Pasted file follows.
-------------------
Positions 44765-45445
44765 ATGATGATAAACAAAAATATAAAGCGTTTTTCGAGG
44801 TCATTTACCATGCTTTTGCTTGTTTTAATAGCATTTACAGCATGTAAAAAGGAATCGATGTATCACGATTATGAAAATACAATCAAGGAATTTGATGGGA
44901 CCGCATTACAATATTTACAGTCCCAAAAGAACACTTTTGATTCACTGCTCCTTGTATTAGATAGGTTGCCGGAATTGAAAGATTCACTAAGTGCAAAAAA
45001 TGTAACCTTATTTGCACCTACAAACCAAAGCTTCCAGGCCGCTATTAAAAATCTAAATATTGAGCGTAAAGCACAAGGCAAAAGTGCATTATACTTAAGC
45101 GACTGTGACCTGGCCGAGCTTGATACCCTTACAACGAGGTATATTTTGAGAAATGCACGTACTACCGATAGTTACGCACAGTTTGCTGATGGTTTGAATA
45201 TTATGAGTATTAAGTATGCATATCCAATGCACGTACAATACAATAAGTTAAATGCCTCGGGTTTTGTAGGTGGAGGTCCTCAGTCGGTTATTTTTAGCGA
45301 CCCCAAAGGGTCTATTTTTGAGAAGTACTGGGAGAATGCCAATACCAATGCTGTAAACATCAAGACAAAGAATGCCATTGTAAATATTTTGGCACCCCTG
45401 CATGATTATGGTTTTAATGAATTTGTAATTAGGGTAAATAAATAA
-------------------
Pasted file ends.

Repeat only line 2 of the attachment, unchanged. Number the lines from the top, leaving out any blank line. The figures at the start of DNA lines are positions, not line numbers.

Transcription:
44765 ATGATGATAAACAAAAATATAAAGCGTTTTTCGAGG